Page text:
LAHORE: Pakistan Kissan Ittehad (PKI) has threatened to launch a march to Islamabad with thousands of farmers and paralyse the capital city if economic managers do not include measures in budget 2019-20 which reduce cost of production of growers.
“We will protest against lack of supremacy of parliament and allowing advisers to dictate terms to parliament,” PKI President Khalid Mehmood Khokhar said on Monday. “Where will the farmers and country go, if directives of parliament are not followed,” he questioned.
Khokhar argued whether parliament was supreme or some unelected advisers such as Adviser on Commerce Abdul Razak Dawood. “We need a level playing field with India regarding costs of agricultural inputs such as seeds, fertilisers, pesticides, electricity, diesel and agricultural machinery,” he stressed.
He pointed out that the budget did not include any steps to curb cost of production for the farmers. “We, the PKI, record this protest, especially for the development of cotton and improvement of agriculture in general,” he said.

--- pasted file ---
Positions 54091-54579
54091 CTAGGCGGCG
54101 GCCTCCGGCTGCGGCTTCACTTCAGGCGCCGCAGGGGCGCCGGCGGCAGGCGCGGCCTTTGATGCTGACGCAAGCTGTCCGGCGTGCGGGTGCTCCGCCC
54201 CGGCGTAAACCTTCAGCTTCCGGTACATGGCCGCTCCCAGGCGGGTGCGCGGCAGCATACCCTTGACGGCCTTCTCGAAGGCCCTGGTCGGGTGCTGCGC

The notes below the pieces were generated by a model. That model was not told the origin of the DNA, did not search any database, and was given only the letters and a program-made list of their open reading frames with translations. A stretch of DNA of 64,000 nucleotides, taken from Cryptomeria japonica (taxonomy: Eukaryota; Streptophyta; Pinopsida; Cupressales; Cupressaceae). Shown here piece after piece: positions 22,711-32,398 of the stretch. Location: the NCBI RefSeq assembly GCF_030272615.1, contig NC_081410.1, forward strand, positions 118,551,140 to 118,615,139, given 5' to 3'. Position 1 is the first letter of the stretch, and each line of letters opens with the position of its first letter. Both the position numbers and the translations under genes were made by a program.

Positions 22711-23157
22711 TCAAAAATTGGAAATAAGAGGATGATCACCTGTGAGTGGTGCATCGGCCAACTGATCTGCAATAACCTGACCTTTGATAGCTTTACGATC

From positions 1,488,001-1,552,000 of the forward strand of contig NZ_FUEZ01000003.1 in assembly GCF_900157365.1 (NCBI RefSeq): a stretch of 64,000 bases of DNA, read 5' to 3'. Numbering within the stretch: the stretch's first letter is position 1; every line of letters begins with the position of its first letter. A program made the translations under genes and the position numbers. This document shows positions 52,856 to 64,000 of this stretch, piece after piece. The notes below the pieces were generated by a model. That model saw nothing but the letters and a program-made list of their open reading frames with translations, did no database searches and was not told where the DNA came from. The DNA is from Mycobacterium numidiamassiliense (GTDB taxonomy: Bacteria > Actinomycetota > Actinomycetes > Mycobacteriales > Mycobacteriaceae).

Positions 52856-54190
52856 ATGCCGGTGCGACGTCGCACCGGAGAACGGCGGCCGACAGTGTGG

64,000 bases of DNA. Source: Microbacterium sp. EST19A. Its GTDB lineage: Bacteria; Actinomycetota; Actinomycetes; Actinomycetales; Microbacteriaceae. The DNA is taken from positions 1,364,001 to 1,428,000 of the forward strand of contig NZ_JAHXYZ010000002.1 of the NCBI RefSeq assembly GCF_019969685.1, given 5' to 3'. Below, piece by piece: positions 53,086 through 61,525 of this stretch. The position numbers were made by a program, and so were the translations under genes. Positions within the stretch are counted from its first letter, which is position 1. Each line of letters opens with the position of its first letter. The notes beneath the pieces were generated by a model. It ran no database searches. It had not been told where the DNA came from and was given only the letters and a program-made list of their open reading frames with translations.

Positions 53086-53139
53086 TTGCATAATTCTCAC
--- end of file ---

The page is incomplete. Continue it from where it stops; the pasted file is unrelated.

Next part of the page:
Khokhar was of the view that some groups with vested interests, present in the government, were proposing anti-farmer policies and their families were benefitting and making fortunes from such policies at the cost of growers and Pakistan’s agriculture.
He highlighted that Pakistan’s sovereignty and existence was closely linked to the development of agriculture and even national security depended on the production and supply of nutritious food to the troops.
Around 70% exports of the country are agriculture-based, of which 67% comprises textile and cotton. Agriculture contributes 18% to the national gross domestic product (GDP).
“Any decline in cotton production from the present one million bales will result in reduction of 1% of GDP, which shows how important agriculture is for Pakistan’s economy,” he stressed.
The groups with vested interests were active in budget preparation and were able to discard every demand or budget proposal, he remarked. Even recommendations of the Special Committee on Agriculture, headed by the speaker, were rejected, he claimed.
The special committee had recommended abolition of fuel adjustment charges on electricity and waiving 2% general sales tax on fertiliser. Instead, 3% value addition levy on imported fertiliser was imposed.
Published in The Express Tribune, July 16th, 2019.